2015 – A time for confidence or caution for CEOs?

2015 – A time for confidence or caution for CEOs?

Five of our People Powered Performance experts consider the future for CEOs and their people agenda for 2015 and give their top predictions for the year ahead.


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On the surface it looks like 2015 is a year UK CEOs can approach with optimism. But every positive indicator seems to be accompanied by uncertainty… “yes, but”. The UK economy for example, outperformed many others in 2014, but, can this continue or is it destined to succumb to slower growth? 

Five of our People Powered Performance experts consider what lies ahead for CEOs and their people agenda for 2015 and give their top predictions for what lies ahead.

  • Tim Payne, Partner, believes 2015 could bring political uncertainty. “From the UK general election to international events such as the Ukrainian conflict, these issues will give CEOs a hard choice as to whether to continue to back growth in the UK and hire more people, or pull back.”
  • The political landscape could affect pensions too says David Fairs, Partner. “Changes to pensions will cause some unexpected challenges around talent retention, potentially exacerbated by changes to pensions taxation – driven by the post-election political landscape,” he says. However, one of the biggest shake-ups to business will be driverless cars, he adds. “They’re on the way to a road near you and they’ll revolutionise everything from business models to how people commute to work.”

Regardless of political events, technological threats and opportunities are likely to be another general theme. For example, cyber security is only going to become even more critical. Threats will grow, mutate and begin to adversely affect employees in large businesses. Protecting employees – and their data – from cyber attacks will be a huge trend according to the experts. 

The digital divide between organisations, and individuals in organisations, that successfully harness digital technology and those that don’t, looks set to significantly widen this year. This could potentially create some high profile winners and losers. While technology is undoubtedly a powerful enabler, it’s no panacea. How we interact with and harness technology is the critical factor.

  • “Organisations, more than ever, need to possess the ability to re-invent themselves in a VUCA world (volatility, uncertainty, complexity and ambiguity)”, says Rob Bolton, Partner in the HR Centre of Excellence, through technology or culture. “Failure to be ‘fleet of foot’ means failure, full stop – or at best, being consigned to a second division with lower margins and poor growth.”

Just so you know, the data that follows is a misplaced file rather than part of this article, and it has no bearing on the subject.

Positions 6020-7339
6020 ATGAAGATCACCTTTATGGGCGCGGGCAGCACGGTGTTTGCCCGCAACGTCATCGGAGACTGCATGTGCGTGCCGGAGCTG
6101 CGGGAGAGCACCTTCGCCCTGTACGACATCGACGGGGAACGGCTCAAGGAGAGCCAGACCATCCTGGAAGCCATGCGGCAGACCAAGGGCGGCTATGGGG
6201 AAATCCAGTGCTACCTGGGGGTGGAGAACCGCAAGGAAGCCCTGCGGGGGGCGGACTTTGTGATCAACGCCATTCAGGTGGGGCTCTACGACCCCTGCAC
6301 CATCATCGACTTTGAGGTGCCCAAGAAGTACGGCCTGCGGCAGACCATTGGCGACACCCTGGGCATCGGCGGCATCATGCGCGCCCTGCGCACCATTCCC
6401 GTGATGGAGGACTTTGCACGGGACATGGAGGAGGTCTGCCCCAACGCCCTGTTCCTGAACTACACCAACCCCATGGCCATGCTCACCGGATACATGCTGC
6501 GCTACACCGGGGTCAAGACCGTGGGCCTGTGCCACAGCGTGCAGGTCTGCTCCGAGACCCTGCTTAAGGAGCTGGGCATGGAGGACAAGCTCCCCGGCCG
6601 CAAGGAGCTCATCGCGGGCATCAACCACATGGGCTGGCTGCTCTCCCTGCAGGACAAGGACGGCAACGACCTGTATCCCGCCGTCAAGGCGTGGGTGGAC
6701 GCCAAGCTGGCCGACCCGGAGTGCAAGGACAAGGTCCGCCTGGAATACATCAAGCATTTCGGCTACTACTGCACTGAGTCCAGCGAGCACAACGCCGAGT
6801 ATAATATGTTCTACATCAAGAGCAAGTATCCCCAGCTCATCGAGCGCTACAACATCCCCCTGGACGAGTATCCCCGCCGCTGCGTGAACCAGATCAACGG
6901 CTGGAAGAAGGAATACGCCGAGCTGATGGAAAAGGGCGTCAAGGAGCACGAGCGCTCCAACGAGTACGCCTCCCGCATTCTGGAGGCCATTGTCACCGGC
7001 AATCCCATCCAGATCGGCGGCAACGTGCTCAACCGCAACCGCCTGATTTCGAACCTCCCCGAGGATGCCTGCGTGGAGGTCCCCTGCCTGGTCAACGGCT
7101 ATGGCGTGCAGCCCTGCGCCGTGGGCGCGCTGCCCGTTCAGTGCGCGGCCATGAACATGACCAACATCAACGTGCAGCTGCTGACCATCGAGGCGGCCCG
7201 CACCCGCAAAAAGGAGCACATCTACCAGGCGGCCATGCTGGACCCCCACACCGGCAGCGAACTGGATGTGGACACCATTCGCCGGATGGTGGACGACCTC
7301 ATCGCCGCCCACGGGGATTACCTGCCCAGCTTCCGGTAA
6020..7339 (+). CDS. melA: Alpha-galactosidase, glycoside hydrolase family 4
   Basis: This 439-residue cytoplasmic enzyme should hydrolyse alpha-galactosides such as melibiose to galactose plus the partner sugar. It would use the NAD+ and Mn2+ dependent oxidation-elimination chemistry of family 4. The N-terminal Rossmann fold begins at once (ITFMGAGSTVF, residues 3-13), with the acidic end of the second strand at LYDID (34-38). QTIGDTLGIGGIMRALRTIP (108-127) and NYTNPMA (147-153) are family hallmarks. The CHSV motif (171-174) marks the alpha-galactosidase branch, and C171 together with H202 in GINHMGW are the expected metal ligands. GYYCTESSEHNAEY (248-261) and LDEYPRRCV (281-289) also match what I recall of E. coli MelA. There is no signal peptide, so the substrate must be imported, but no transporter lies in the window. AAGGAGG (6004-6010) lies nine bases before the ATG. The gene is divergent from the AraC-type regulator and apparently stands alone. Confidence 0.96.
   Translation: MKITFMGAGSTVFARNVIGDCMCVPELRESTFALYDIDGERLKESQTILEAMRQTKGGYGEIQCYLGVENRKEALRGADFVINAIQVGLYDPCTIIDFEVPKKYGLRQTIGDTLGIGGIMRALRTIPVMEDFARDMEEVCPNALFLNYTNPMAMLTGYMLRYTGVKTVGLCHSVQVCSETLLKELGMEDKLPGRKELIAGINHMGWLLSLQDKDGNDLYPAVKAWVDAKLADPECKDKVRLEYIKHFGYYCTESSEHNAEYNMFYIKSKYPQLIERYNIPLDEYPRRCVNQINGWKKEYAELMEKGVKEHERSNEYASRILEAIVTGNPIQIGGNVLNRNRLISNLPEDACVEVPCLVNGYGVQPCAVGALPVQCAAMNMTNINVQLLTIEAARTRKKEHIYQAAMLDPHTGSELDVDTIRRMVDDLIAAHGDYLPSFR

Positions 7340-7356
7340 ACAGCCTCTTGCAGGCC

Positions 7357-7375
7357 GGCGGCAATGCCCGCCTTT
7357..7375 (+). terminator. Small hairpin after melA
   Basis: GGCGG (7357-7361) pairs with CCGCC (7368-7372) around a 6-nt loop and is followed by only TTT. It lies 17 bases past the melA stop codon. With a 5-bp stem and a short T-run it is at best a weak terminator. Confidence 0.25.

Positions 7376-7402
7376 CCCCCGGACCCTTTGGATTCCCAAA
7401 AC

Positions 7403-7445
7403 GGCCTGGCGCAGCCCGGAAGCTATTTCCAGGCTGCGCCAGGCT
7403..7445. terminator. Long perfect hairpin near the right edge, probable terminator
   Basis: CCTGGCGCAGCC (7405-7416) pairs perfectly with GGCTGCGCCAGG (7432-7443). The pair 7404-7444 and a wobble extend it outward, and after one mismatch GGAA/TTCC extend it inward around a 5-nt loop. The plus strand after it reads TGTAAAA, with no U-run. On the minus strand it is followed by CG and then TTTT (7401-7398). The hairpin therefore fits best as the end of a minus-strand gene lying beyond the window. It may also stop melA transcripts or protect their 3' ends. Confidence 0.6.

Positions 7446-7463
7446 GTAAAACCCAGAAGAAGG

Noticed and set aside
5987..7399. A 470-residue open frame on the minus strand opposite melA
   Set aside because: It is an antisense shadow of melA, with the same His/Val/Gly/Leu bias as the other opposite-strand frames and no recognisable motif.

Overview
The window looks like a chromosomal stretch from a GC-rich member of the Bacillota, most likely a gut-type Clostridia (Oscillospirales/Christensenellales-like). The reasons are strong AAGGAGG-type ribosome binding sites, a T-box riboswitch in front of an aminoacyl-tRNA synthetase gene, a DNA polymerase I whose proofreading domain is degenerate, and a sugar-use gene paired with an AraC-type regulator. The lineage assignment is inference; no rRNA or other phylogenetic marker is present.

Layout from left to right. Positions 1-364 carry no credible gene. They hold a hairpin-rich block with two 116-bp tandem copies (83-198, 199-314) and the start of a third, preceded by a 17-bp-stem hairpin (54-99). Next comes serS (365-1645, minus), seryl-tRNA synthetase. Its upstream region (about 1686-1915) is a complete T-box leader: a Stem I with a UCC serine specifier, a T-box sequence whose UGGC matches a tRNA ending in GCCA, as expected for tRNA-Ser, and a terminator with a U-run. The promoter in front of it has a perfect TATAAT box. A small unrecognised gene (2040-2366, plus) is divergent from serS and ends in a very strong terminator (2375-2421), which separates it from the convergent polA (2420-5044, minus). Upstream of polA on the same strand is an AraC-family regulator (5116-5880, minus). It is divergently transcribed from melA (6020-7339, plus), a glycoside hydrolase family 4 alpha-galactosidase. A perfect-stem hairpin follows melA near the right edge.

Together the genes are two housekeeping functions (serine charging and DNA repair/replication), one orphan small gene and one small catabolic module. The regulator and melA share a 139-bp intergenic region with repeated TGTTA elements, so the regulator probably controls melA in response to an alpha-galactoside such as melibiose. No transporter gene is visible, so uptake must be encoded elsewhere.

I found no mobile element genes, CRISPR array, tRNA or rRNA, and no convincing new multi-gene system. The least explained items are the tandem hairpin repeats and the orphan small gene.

A number of strategic people issues which existed at the start of 2014 still remain at the start of 2015. For example, there could perhaps have been a greater focus on engaging effectively with multi-generational workforces in the last year – different generations, broadly speaking, value different things. Many companies could benefit from offering multiple deals targeted at the different generations. One size does not fit all.

  • Ingrid Waterfield, Director, says: “I’d have liked to have seen more organisations undertaking meaningful engagement surveys to improve employee engagement. Companies which have a clearly articulated vision, strategy and purpose, are likely to retain key employees better because they can explain what they do, how they do it, and why,” she says. “CEOs are increasingly aware of the need to be an authentic leader whose organisation doesn’t just pay lip service to diversity, but really embeds the business benefits of diverse teams to drive company performance and competitive advantage,” she adds.
  • Contemplating the year ahead, Partner Mark Williamson, concluded that: “Greater innovation across business is coming. I think we’re at a genuine point of inflexion where innovation will become more evident in business life – and I expect it will grow exponentially. These are exciting times.”

Looking beyond 2015, some of the more critical and disruptive people agenda trends are worthy of acknowledgement. Hopefully, mobile technology will become increasingly effective at helping employees to both do their job better and manage their overall life – this could help employers attract and retain talent, something everybody agreed on. 

This article represents the views of the author only, and does not necessarily represent the views or professional advice of KPMG in the UK.

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